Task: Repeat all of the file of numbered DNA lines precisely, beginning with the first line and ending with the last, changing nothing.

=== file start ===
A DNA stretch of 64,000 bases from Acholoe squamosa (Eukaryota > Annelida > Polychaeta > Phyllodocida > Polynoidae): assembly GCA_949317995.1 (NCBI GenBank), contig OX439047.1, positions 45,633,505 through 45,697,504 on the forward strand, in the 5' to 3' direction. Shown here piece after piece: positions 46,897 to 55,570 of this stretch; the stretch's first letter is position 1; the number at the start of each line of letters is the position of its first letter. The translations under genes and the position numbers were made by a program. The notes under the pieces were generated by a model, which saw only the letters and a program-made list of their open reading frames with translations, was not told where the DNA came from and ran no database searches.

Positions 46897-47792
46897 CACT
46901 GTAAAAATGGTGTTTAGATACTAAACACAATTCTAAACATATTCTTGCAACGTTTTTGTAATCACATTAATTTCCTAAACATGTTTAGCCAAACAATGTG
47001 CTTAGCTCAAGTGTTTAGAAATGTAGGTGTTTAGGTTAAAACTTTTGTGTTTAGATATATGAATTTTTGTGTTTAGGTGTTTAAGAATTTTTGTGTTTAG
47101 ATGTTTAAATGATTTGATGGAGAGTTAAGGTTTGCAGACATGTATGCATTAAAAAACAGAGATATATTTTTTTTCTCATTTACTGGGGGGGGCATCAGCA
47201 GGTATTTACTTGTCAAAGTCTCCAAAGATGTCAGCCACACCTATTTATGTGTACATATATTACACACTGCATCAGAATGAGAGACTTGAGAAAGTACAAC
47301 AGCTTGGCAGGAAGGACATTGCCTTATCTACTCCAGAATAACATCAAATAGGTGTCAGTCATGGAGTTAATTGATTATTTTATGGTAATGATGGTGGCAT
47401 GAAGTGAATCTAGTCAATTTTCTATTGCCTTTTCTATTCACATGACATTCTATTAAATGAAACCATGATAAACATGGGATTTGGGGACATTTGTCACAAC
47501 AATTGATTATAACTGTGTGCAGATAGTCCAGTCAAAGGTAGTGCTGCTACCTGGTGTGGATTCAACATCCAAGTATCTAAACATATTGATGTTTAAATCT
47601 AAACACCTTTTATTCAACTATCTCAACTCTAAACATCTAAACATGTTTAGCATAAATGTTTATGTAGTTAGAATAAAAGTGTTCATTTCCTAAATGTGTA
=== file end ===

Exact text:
A DNA stretch of 64,000 bases from Acholoe squamosa (Eukaryota > Annelida > Polychaeta > Phyllodocida > Polynoidae): assembly GCA_949317995.1 (NCBI GenBank), contig OX439047.1, positions 45,633,505 through 45,697,504 on the forward strand, in the 5' to 3' direction. Shown here piece after piece: positions 46,897 to 55,570 of this stretch; the stretch's first letter is position 1; the number at the start of each line of letters is the position of its first letter. The translations under genes and the position numbers were made by a program. The notes under the pieces were generated by a model, which saw only the letters and a program-made list of their open reading frames with translations, was not told where the DNA came from and ran no database searches.

Positions 46897-47792
46897 CACT
46901 GTAAAAATGGTGTTTAGATACTAAACACAATTCTAAACATATTCTTGCAACGTTTTTGTAATCACATTAATTTCCTAAACATGTTTAGCCAAACAATGTG
47001 CTTAGCTCAAGTGTTTAGAAATGTAGGTGTTTAGGTTAAAACTTTTGTGTTTAGATATATGAATTTTTGTGTTTAGGTGTTTAAGAATTTTTGTGTTTAG
47101 ATGTTTAAATGATTTGATGGAGAGTTAAGGTTTGCAGACATGTATGCATTAAAAAACAGAGATATATTTTTTTTCTCATTTACTGGGGGGGGCATCAGCA
47201 GGTATTTACTTGTCAAAGTCTCCAAAGATGTCAGCCACACCTATTTATGTGTACATATATTACACACTGCATCAGAATGAGAGACTTGAGAAAGTACAAC
47301 AGCTTGGCAGGAAGGACATTGCCTTATCTACTCCAGAATAACATCAAATAGGTGTCAGTCATGGAGTTAATTGATTATTTTATGGTAATGATGGTGGCAT
47401 GAAGTGAATCTAGTCAATTTTCTATTGCCTTTTCTATTCACATGACATTCTATTAAATGAAACCATGATAAACATGGGATTTGGGGACATTTGTCACAAC
47501 AATTGATTATAACTGTGTGCAGATAGTCCAGTCAAAGGTAGTGCTGCTACCTGGTGTGGATTCAACATCCAAGTATCTAAACATATTGATGTTTAAATCT
47601 AAACACCTTTTATTCAACTATCTCAACTCTAAACATCTAAACATGTTTAGCATAAATGTTTATGTAGTTAGAATAAAAGTGTTCATTTCCTAAATGTGTA